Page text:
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    short version: way too much controller input lag, no one will use it.

    The only way this would work is if you had a really low ping connection to the servers - like the onlive server was hosted on your ISPs network, or locally in a LAN style event.


    There is a really big flaw with that 1000 mile crap as well.

    Heres an example:

    I'm about 200KM away from my ISP's data center. i get 35ms ping just to them. What that means is that the distance from my ISP to this onlive is what would matter - and theres 35ms as a MINIMUM starting point.

    And i dunno about you guys, but i can sure feel the lag in MP games at say... 150ms. how do you think its going to feel with 50-100ms PER BUTTON PRESS
     
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  14. A Cheese Danish

    A Cheese Danish

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    It is a well thought out concept and I remember reading about it. But as far as the likely hood of not having some
    bad lag at times, I'm not sure. I think Mussels hit it on the head.
     
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  15. Sensi Karate

    Sensi Karate New Member

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    I do like the concept but I don't think it'll work, nor do I want it to. :p Mussels has said everything I would've said plus more, its just wont work.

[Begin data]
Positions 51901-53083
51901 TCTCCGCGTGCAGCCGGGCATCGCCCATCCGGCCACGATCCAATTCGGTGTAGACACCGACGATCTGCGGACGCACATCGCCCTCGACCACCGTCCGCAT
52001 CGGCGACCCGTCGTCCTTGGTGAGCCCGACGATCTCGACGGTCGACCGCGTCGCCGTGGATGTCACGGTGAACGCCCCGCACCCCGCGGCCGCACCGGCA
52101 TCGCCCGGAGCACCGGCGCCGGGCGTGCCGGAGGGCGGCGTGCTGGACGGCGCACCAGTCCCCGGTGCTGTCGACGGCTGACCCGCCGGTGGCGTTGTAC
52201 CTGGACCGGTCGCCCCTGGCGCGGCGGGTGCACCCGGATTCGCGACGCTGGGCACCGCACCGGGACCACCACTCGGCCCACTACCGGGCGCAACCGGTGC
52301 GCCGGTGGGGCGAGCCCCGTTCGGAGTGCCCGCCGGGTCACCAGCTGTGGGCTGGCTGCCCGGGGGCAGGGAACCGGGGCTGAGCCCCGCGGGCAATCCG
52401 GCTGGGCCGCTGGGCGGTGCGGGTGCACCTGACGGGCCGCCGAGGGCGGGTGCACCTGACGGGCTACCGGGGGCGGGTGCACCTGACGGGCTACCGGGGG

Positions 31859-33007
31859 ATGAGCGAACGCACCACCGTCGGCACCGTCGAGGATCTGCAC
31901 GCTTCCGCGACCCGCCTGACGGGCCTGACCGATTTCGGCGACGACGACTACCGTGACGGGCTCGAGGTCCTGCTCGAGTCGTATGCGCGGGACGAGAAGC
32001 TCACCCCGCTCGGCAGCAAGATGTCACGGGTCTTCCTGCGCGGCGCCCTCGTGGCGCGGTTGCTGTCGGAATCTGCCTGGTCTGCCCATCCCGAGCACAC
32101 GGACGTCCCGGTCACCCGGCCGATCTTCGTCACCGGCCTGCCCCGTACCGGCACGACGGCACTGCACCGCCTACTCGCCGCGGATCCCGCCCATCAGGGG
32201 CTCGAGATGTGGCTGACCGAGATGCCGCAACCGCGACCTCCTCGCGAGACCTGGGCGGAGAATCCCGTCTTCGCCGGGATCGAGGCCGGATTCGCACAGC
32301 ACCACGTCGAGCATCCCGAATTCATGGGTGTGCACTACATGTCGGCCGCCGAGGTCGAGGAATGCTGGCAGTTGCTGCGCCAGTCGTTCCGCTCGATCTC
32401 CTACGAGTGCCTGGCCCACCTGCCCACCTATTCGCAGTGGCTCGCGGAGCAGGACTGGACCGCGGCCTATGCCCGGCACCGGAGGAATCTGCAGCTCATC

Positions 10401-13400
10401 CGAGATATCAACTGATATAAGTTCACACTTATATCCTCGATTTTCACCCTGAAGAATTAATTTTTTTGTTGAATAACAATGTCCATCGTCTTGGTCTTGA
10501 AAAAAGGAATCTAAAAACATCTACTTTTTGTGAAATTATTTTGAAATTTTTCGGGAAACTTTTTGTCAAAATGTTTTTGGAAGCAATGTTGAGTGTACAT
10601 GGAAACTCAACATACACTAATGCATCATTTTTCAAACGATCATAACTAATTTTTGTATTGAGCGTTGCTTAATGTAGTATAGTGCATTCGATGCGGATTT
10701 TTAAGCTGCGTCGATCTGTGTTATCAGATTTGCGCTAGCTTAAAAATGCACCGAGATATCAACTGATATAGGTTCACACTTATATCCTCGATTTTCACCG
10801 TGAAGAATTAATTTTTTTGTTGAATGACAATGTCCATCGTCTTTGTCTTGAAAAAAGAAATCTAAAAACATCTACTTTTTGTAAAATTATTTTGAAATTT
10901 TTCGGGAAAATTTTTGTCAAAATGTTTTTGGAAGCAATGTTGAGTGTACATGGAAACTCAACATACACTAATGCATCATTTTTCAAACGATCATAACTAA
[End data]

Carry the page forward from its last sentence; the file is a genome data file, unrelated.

I hate to think of my technology being obsolete in gaming with everyone essentially on an even playing ground. The reason we build computers is to be above the standard par and to be able to do things faster and more productive then rest of the bunch. If this technology were to take off, every gamer around the world, casual or hardcore could essentially plug this bad boy in and play at a (so called) good ping and FPS. Computer hardware would slow down ENORMOUSLY because of this and most likely one or more of the major computer hardware companies would go broke leaving no competition for the other company to compete with and giving us a static computer, never changing.
     
    Last edited: Jan 2, 2010
  16. kid41212003

    kid41212003

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    From West to East coast (2400 miles)
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    They mentioned about using multi-ISPs for their servers, and find the shortest route to you then switch to that one (depend on your location).